Takata Airbags: Dangerous Defects and What to Do About Them
The Takata airbag recall may seem like old news, but people are still dying from these defective devices in 2019. Issues with Takata’s airbags first became public in 2004, and quickly escalated into what the NHTSA has called, “the largest and most complex safety recall in U.S. history.” Due to a design defect, the airbags can deploy explosively, injuring and killing drivers and passengers. Today, the Takata recall covers more than 65 million airbags and roughly 37 million vehicles.
Keep reading to learn more about the Takata airbag crisis, what vehicles are at risk, and what to do if your vehicle has a dangerous defect.
An Overview of the Takata Airbag Crisis
Airbags have an important job to do: save lives during a car crash. Most airbags are made up of a series of components:
- Sensors and an accelerometer that are supposed to identify a forceful collision
- A thin, nylon bag
- A mechanical switch that activates the airbag
- A chemical inflation system that produces nitrogen gas
In the Takata airbag crisis, defects in the inflation system caused catastrophic injuries.
Takata started making airbags with phase-stabilized ammonium nitrate (PSAN) propellant in the late 1990s. Unfortunately, this substance can cause the airbag inflators to sometimes ignite with explosive force when the bags deploy. During a collision, the cartridge can fracture, spraying drivers and passengers with metal shards and shrapnel.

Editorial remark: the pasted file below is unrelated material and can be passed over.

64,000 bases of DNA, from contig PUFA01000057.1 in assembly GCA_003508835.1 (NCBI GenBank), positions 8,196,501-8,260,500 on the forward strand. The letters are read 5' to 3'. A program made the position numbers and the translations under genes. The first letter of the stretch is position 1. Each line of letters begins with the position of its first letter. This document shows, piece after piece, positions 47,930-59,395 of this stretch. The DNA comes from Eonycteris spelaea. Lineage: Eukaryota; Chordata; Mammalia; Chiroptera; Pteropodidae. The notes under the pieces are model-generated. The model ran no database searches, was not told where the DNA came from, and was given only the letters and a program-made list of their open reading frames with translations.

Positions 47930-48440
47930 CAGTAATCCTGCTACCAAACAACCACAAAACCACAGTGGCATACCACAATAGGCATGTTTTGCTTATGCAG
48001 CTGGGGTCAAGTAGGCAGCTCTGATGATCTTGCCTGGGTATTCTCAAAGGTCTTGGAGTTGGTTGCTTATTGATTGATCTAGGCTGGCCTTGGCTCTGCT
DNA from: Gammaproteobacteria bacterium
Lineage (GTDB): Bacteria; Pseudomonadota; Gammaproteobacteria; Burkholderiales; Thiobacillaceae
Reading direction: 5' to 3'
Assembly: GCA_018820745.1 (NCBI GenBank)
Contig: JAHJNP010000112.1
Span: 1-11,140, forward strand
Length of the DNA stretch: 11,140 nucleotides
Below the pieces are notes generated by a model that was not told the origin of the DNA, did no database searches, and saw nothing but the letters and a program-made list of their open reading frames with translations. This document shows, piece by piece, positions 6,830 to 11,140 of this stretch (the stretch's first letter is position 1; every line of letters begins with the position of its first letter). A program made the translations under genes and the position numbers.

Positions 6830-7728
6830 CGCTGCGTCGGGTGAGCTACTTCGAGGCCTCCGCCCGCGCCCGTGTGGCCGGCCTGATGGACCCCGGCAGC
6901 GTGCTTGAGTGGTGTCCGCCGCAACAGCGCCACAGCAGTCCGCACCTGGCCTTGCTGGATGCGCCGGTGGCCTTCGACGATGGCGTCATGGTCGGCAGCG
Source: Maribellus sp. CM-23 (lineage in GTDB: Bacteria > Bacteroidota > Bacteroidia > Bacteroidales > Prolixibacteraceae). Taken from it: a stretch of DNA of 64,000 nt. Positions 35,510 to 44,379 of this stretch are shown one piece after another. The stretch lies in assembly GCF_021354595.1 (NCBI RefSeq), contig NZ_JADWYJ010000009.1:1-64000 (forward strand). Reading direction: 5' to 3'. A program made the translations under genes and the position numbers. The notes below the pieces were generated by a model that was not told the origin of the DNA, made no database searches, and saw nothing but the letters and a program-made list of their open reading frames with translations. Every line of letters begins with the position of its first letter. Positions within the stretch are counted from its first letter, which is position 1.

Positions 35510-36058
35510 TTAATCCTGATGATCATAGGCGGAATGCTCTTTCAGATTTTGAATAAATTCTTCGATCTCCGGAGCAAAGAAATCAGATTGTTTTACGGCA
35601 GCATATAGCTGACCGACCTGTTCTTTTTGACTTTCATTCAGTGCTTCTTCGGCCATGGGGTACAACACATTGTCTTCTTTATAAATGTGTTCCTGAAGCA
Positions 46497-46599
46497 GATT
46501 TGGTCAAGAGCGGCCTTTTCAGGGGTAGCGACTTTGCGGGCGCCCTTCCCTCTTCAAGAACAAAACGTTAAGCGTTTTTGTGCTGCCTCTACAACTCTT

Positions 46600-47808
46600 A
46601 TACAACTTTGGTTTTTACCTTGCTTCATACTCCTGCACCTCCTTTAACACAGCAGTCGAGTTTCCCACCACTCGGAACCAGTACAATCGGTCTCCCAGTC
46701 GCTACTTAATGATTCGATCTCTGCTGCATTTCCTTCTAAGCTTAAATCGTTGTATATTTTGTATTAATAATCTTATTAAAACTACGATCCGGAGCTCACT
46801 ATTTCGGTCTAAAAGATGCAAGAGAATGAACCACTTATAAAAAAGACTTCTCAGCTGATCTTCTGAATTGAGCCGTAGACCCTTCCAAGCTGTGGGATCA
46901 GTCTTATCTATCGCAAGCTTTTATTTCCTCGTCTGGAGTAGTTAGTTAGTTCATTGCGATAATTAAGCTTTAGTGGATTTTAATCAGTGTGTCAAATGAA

“The Takata airbag crisis might be the most talked about recall in recent years, but there were more than 1,000 NHTSA recalls in 2018 alone. Vehicles can have a variety of defects, most commonly involving their tires, steering systems, and seatbelts.”
Takata airbags caused at least 16 deaths nationwide and countless injuries. Deaths related to Takata airbags have occurred as recently as March 2019, according to Consumer Reports.
How to Check If Your Vehicle Is Affected by the Takata Recall
You should receive a notification letter if your vehicle has been affected by the Takata recall. However, you should also check the National Highway Transportation Safety Administration (NHTSA) Safety Issues & Recalls page. When you type your 17-digit vehicle identification number (VIN) into the page’s search field, it will show you if your vehicle has been recalled for any reason in the past 15 years.